Planning for a Transportation Network of the Future

Cleaner, smarter and more efficient transport hinges on coordination

Back in August 2020, Qualcomm outlined its vision for a new era of smart transportation in which roads, vehicles, infrastructure, people and cities are intelligently connected. It’s a bold concept and one fraught with complexity, as I will explain. However, I noted with interest how Qualcomm is working at a local level in San Diego as part of the San Diego Forward initiative for the city’s future of transportation. The chipmaker was one of several companies including Ford to participate in a recent meeting on this subject held by the San Diego Association of Governments.

Qualcomm is perhaps not the first company that leaps to mind when you think of smart transportation, but it does have a broad range of assets and a position in this ecosystem. Nor, by necessity, is it the only player. However, Qualcomm plays in a host of segments and technologies including, but not limited to, 5G, artificial intelligence, automotive, robotics, smartphones, location technologies, edge computing, smart city, data and analytics and industrial Internet of things (IoT). Its strengths in these areas put it in a position to look beyond product capabilities and feature sets to solutions focussed on a smarter, connected, automated and sustainable world.

I know this sounds broad, but these assets are highly complementary and greater than the sum of the parts. Connectivity, edge processing and artificial intelligence are bringing distinct segments — and people’s lives — closer together. For example, it’s impossible to separate the evolution of the smart city from the development of industrial IoT and the automotive sector, and the impact this has on the surrounding environment, because they’re increasingly interconnected. Similarly, implementation of a solution in one area will affect others. For this reason, planning and deployment of entire solutions must be coordinated.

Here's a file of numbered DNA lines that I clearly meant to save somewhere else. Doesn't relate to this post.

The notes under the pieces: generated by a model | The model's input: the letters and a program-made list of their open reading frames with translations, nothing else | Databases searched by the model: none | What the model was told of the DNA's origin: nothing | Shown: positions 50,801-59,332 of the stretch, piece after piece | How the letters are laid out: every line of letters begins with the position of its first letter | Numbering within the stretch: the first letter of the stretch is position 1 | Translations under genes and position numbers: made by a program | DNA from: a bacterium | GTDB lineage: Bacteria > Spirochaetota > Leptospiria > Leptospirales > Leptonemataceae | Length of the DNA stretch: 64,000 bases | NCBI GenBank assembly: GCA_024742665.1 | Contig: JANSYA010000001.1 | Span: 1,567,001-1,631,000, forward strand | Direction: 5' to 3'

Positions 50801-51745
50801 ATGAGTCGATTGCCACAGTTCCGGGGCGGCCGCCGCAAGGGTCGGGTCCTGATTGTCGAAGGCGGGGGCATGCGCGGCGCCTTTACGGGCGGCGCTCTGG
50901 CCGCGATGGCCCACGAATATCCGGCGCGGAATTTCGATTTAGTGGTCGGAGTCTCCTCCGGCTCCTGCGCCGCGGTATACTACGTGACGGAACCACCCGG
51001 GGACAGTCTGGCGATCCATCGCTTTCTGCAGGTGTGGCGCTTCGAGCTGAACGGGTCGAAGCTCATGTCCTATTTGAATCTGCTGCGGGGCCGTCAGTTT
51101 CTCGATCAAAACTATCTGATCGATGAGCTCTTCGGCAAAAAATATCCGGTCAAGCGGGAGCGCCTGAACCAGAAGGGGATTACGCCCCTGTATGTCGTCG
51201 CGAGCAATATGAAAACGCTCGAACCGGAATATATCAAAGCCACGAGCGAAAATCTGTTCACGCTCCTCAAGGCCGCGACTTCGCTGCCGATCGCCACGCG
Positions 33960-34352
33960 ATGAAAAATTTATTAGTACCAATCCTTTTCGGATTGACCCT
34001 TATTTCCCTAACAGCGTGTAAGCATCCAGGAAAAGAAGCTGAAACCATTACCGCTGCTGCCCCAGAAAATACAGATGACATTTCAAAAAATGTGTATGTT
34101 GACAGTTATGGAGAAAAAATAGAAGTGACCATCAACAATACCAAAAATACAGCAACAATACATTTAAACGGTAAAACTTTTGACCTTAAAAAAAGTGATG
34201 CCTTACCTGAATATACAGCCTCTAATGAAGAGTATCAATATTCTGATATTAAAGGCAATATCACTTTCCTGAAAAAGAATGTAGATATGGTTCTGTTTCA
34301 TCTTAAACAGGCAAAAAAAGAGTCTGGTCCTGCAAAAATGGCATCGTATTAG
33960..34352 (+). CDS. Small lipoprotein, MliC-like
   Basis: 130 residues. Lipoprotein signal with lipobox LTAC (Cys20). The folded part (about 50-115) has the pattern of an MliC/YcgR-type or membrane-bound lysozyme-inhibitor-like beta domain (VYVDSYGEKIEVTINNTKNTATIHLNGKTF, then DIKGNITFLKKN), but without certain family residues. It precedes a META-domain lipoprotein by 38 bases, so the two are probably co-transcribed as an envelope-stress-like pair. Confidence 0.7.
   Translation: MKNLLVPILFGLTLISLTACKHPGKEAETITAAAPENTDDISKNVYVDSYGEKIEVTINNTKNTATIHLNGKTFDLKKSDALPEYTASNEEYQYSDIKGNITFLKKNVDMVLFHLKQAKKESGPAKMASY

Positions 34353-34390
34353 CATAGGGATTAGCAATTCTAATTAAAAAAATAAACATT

This means that a vision of the future of transportation is much bigger than any one part. An autonomous driving platform is important but still just one piece of a much bigger puzzle. It doesn’t operate in a vacuum; development shouldn’t just focus on cars and how they operate in their immediate vicinity, but also how they function in a broader environment.

Road and city infrastructure must be considered and developed in parallel. This includes parking, traffic management systems, building design, building management, people flow, city planning and pedestrian zones, as well as support from other areas such as insurance, driver training, regulation and legal frameworks for liability. There’s also a huge amount of work in managing people’s attitudes and behaviours, to help build smooth adoption of the technology. The effective management of all these stakeholders is illustrated by Zenzic in the UK (see Zenzic Maps Out Road to Autonomous Vehicles).